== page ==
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The creative basin from which I draw originates from that side where shadows inhabit our thoughts, where our essence is tinted with a twilight hue, monolithic, devoid of light. Made of chaos.


This deeper and seemingly menacing dimension is present within all of us. It's called by many names and takes various forms and expressions depending on human domains (from art to literature).


When I began to unleash my passion, I immediately understood that my creations wouldn't be "flat" jewels, merely based on aesthetic appearance.


I would give life and three-dimensionality to emotions, to stories, true or not, imprisoning them in something that was much more than an accessory: a small wearable expression of art.

Every one of my clients knows that what they are purchasing is not just a simple object, empty, soulless, but a story crystallized in an image.

A tale that they can keep to themselves or share with those around them, also revealing, in part, something about themselves.

gioielli DECEM






I know it might sound strange, but probably the longest and most complex phase of the birth of one of my creations is precisely the creative, conceptualization phase. In fact, my sources of inspiration are often linked to music, art, literature, mythology... to the entire world of my passions.


For this reason, I never try to force this creative process, but rather let it happen naturally, which means I don't have a constant stream of new collections. Sometimes it takes months, sometimes much less; it's often an unconscious process.


Each piece takes shape first in my mind; I visualize it exactly as it should be once finished. However, then comes the "harsh clash with reality."

Indeed, what is perfect in my mind may not be practical or wearable as a piece of jewelry, or it might struggle to take on a three-dimensional form, as the expectations in my mind are always very high.

I never have the anxiety to release a new collection or a new product just to try to sell more.

My goal is to create something that represents me, something I would wear myself, and that is consistent with my brand and my identity. This means I don't rush myself from this perspective: time for me is priceless, as it is truly a key element in the production of my jewelry, starting from the initial ideation phase.

gioielli ni argento uomo altamente lavorati






This unique fusion arises from my need to have a model of the object while simultaneously being able to design all the tiniest details, even those that almost escape the human eye. The ancient lost-wax casting method meets the requirement to create an object rich in minuscule details, which can be complex to achieve with the naked eye.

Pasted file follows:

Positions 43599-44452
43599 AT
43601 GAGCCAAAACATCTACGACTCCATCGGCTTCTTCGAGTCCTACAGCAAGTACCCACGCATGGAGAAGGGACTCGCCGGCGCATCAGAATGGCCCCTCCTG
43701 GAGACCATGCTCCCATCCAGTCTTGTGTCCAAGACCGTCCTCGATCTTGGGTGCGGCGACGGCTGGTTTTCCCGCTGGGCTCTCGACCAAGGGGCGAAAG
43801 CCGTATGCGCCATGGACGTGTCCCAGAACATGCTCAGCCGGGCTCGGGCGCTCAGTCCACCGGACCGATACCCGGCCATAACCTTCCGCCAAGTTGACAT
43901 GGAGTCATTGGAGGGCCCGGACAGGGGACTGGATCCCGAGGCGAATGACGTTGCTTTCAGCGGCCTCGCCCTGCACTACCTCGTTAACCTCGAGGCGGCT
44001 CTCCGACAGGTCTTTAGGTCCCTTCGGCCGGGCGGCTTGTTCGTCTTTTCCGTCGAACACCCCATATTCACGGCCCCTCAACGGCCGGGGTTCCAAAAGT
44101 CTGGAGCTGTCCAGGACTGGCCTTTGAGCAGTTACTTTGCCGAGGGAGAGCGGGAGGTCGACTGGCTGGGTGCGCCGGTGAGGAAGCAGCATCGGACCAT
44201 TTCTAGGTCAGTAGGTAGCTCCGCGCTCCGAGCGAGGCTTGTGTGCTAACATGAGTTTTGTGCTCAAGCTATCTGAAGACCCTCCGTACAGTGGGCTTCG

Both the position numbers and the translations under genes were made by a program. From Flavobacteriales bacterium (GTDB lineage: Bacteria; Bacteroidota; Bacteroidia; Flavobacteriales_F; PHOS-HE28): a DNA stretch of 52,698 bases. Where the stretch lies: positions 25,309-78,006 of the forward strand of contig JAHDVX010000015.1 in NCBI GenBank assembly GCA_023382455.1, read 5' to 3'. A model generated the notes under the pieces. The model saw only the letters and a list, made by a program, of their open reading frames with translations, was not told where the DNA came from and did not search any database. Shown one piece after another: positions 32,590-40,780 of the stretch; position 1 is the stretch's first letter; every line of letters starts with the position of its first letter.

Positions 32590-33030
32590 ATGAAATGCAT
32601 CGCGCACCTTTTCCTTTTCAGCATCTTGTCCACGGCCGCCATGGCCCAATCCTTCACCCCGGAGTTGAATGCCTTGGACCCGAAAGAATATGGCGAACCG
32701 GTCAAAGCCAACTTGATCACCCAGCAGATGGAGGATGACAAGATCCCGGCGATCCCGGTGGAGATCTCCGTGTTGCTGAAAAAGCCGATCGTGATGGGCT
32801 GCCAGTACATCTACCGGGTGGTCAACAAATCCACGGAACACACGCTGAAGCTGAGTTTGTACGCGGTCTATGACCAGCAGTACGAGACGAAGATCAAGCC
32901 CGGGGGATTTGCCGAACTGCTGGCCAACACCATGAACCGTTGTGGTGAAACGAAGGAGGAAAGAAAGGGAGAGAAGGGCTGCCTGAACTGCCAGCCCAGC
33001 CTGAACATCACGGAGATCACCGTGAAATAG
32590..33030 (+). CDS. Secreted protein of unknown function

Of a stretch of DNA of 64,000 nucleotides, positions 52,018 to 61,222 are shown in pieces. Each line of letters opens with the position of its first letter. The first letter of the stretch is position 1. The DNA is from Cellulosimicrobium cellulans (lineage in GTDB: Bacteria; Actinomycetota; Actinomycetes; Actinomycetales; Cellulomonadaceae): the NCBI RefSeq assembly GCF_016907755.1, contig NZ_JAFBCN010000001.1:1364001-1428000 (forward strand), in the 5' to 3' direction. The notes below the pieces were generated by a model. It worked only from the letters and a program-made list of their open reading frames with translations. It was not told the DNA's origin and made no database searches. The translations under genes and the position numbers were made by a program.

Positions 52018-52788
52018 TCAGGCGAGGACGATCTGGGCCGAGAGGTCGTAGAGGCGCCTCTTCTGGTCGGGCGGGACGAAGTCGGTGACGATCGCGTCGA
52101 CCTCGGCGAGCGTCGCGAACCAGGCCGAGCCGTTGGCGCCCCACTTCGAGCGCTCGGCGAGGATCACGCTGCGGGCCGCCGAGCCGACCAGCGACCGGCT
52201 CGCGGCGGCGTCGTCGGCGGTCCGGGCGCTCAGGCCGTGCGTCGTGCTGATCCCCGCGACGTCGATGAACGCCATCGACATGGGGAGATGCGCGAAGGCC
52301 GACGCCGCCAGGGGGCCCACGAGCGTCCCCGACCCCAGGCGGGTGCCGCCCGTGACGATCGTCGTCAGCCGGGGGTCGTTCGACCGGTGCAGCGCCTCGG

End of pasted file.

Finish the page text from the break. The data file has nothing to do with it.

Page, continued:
So, I decided to leverage technology and zoom through digital sculpting: this way, I can provide objects that are extremely realistic and finely detailed in even the smallest particulars.

This technique is of great assistance for internal processing as well, and for me, it's another tool at the service of my craftsmanship, allowing me to deliver an extremely detailed result that leaves one speechless. Only this way is it possible to materialize the idea and precise design into a very small object.


From the design, we thus transition to three-dimensionality, to the wax model.

The model is refined and perfected until it meets the requirements of the desired design.

Once I am satisfied with the model, I move on to the next phase.


I coat the wax model with a refractory material (plaster) to create a container, a cylinder, that can withstand the heat during the metal melting phase.

_Lost-wax casting

The plaster cylinder is placed in an oven where the wax is poured and the resulting mold is then filled with molten metal, which is allowed to solidify and cool. The metal fills the cavity of the wax model and fits its shapes perfectly.

Lost-wax casting: an ancient goldsmithing technique ideal for sculptures.

The lost-wax goldsmithing technique dates back over 3,000 years and is based on the creation of a wax model as the foundation for producing pieces in precious metals. Especially for new designs, this is the moment of truth, when I realize whether, aesthetically and technically, the piece of jewelry is feasible or not.


There can be a disproportion, often noticed only by me, that compromises the aesthetics and sometimes even the functionality of the object. This is more important than it might seem, as a piece of jewelry must not only be beautiful but also wearable.

_Creation and finishing

Once the object is approved, the finishing phase begins, which is also quite labor-intensive. The reason lies in the difference in processing compared to industrial procedures.


In fact, within those processes, the final phase involves polishing, done by machines, the burrs, of the entire piece of jewelry. This creates polished, uniform objects, smoothed on every side, in every angle, and detail.

Instead, my jewelry pieces are individually smoothed and polished, entirely by hand, to provide different tactile and visual sensations to various parts of the jewelry, playing with light and shadow, with what's in shade and what's in sunlight.

The finishing phase is lengthy and becomes a true moment when the sculptor faces their work and must make it so detailed that it's almost lifelike.

anello con testa di medusa
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